Monthly Archives: October 2010

Congress fails to act on IFE nominees

The Chamber of Deputies recessed for the long holiday weekend without electing three new board members for the Federal Electoral Institute (IFE), by the legal deadline of October 30th. According to press reports, the PAN and PRI leadership had agreed to give two of the vacancies to PRI-approved nominees and one to a PAN-approved nominee, freezing out the PRD.  The supposed deal was attacked not only by the PRD but also by a number of Deputies in both the PAN and PRI.  (Such a deal in 2003 contributed to the IFE’s loss of credibility as an impartial arbiter in the wake of the 2006 presidential election.)  The vote is now scheduled for Wednesday, after Congress returns from the Day of the Dead holiday.  The three IFE board members to be elected to 9-year terms will be selected from a list of 17 candidates already approved as meeting the legal requirements for the position. (Reforma 10/29)

Fourth massacre in a week: 7 killed in Mexico City

Seven youths between the ages of 19 and 28 were gunned down in central Mexico City, near the Tepito black market district. Two vehicles reportedly opened fire on a group of youths on the street late at night. This is the fourth massacre in Mexico in less than a week. As in the other cases, the authorities are attributing the killings to drug gangs, but have provided no substantive information. (Universal 10/28)

15 dead in new massacre

In the third large scale massacre in less than a week, 15 persons were killed and 2 wounded in a car wash in Tepic, Nayarit today. At 11 am, the attackers drove up in two vehicles and started firing.  The vehicles were found abandoned a short distance away. The Governor of the State, Ney González, announced that he fired the head of the state police and seven other senior police officials in the wake of the killings. (Reforma 10/27, Excelsior 10/28)

Entire police force of Nuevo León town quits after hail of bullets and grenades

Police station in Los RamonesThree days after the inauguration of a new police station in the town of Los Ramones, 60-km outside Monterrey on the Matamoros highway, gunmen pulverized the building with high caliber weapons and grenades (3 exploded of 6 launched) during a midnight attack.  Five officers were in the building at the time of the attack; none were injured.  Today, all 14 policemen in the town of 6,000 resigned.  The state highway police and the Army have assumed responsibility for law enforcement. (Universal 10/26, Reforma 10/26)

Data: Crime rates up 60% in Mexico City and Mexico State

Crime rates in Mexico City and Mexico StateThe fifth annual study of crime victims carried out by the independent CIDE research institute shows that crime rates, as measured by victim surveys, have surged in Mexico City and the State of Mexico.  40% of those surveyed said a member of their household was a victim of a crime in 2009, as compared to an average of about 25% in each of 2005-07—an increase of 60%.   The rate of violent crime has also jumped, with 22% saying a member of the household was the victim of a violent crime. Robberies of persons are now the most common crime, surpassing theft of auto parts. The CIDE researchers speculate, “The increase in violent crimes could be indicative of criminals acting under the influence of drugs, given the recent transformation of these jurisdictions into drug transit corridors. … Another possible explanation is that the high rate of impunity makes it possible for violence to become more generalized.” (CIDE)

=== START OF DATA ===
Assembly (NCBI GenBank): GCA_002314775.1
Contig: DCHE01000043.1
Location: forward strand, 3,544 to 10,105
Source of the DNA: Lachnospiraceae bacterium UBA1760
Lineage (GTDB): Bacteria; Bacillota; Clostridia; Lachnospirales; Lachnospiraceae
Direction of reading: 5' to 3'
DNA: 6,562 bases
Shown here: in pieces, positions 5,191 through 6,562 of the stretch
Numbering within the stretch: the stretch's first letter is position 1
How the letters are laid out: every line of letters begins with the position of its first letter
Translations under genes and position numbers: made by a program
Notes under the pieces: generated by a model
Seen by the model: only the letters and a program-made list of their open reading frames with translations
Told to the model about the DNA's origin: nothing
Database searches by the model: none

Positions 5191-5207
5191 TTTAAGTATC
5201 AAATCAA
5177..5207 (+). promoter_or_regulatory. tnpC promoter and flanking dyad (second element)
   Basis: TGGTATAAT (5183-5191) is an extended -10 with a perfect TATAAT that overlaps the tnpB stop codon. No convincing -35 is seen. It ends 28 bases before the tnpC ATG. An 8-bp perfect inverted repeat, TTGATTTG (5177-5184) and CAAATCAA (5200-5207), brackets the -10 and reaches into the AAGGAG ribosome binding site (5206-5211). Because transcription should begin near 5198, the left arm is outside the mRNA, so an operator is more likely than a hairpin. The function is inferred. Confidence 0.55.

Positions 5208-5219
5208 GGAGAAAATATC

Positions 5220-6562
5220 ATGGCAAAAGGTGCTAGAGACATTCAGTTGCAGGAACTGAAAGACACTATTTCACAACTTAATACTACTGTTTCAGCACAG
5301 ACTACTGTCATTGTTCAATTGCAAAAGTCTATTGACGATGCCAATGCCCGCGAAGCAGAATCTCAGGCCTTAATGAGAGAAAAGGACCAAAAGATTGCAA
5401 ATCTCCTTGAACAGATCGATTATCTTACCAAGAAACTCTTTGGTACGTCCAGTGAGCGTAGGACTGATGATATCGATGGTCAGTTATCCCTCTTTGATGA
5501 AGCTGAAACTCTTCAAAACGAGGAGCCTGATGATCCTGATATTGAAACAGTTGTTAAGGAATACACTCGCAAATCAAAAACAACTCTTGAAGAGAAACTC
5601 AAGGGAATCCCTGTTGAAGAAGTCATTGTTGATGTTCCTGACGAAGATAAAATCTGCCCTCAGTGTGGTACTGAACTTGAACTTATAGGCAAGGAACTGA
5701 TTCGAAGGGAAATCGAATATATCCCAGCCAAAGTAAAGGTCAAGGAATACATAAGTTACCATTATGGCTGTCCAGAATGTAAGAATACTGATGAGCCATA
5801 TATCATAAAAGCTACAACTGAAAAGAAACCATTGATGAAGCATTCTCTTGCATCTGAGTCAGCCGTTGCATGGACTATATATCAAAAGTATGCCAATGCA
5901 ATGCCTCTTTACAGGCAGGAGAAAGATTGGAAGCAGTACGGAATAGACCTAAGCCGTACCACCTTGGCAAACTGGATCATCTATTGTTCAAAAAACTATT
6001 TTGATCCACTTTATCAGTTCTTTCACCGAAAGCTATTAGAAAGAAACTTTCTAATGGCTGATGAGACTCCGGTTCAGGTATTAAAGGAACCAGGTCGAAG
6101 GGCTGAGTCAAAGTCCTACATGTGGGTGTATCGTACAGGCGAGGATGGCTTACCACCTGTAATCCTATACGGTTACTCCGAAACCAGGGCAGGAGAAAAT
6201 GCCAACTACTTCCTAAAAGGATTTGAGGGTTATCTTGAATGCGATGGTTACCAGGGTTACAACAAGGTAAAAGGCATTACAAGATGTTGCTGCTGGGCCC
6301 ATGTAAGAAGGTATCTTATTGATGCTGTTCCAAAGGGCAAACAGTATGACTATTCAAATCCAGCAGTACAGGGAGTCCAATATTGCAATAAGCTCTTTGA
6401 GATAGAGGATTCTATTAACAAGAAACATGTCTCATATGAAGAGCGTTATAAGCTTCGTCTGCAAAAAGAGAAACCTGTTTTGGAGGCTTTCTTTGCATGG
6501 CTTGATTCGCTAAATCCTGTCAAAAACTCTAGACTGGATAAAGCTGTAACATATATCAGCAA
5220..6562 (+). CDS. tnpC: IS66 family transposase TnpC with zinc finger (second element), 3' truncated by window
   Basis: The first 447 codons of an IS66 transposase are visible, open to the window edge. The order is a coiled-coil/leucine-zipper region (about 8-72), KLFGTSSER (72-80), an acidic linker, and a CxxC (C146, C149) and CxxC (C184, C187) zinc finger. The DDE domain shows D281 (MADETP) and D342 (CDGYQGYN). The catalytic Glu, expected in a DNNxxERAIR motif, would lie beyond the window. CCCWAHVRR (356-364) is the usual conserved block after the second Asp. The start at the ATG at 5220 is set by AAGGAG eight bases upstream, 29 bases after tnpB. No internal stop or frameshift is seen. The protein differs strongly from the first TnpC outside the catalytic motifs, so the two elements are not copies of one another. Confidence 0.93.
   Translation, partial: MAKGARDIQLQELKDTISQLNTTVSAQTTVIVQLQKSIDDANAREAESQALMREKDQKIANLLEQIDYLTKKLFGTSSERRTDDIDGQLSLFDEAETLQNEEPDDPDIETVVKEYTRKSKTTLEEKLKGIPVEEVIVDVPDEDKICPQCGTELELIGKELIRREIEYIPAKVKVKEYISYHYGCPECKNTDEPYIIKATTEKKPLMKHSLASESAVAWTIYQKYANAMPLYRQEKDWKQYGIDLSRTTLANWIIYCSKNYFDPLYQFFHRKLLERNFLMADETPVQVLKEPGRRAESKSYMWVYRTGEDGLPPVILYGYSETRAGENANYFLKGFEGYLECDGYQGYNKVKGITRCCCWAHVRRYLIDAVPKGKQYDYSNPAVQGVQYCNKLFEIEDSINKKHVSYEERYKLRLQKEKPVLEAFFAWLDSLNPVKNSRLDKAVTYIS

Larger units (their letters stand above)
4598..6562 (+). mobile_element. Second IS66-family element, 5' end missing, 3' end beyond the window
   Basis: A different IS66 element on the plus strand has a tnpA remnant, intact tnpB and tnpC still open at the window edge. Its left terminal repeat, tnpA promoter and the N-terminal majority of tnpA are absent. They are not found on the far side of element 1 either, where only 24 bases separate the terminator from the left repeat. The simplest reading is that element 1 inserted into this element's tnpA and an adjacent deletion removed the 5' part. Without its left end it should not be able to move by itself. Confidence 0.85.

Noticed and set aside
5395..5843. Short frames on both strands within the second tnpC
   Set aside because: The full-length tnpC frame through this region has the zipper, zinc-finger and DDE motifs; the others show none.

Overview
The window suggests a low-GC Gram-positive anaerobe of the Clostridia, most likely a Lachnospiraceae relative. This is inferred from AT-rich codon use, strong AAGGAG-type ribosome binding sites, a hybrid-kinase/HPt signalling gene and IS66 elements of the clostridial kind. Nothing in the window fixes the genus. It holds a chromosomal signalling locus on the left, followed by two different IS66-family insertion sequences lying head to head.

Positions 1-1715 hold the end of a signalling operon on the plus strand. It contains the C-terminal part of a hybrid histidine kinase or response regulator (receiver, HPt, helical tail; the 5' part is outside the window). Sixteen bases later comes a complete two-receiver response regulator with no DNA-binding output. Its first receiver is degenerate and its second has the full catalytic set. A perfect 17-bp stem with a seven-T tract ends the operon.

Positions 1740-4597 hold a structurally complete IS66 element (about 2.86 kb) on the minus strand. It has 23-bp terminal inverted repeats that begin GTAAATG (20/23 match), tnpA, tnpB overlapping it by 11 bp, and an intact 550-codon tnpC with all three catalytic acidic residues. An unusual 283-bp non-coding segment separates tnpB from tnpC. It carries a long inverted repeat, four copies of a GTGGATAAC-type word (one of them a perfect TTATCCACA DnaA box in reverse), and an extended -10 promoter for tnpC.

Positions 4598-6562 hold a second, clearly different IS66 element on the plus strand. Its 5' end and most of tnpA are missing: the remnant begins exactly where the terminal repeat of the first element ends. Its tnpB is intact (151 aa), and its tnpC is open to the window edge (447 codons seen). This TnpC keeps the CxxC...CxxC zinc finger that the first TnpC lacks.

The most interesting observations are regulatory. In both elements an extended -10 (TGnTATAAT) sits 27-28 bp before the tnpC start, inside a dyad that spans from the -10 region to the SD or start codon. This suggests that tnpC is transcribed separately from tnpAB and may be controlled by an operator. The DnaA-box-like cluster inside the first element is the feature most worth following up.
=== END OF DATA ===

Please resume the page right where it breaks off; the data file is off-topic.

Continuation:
Incidence of specific crimes

Massacres pose direct challenge to authorities

Less than two weeks after President Calderón declared that “the prestige of all three levels of government depends on the rescue of Ciudad Juárez,” the slaughter Friday night of 14 youths at a birthday party underscored the inability of the authorities to bring order to Mexico’s most violent city, where at least 2,421 persons have died this year.

The outgoing mayor of Juárez, José Reyes Ferriz, (and who lives in El Paso) gave an interview to Proceso just before leaving office in which he summarized the tally from his three years in office:

“7,000 dead, including 190 police officers; 10,000 orphans; 250,000 people who have emigrated from the city because of the violence; 10,000 businesses closed; 130,000 jobs lost; 25,000 homes abandoned; and 80,000 addicts. (Reforma 10/26)

Meanwhile in Tijuana, recently celebrated for a modest decrease in killings, the murder of at least 13 persons at a drug rehab clinic Sunday is being viewed as revenge for the much publicized seizure and destruction of marijuana by forces under the command of police chief Col. Julián Leyzaola Pérez. Messages broadcast on the police band said, “Remember there were 135 tons; there will be more dead.” (Reforma 10/26)



Digital TV initiative at risk

Supreme Court Minister Olga Sánchez Cordero ordered the suspension of the presidential decree issued on Sept. 2 that would have accelerated the transition to digital TV in Mexico to 2015 from 2021. Sánchez was acting on a petition by the Congress to rule on the constitutional issues. Speaking at a business forum, President Calderón said, “We are pushing forward, with determination, and despite the resistance, for the transition to digital television in Mexico, in order to … give higher quality and more options to consumers.”  The full court could take many months before ruling on the substance of the constitutional controversy. (Reforma 10/26)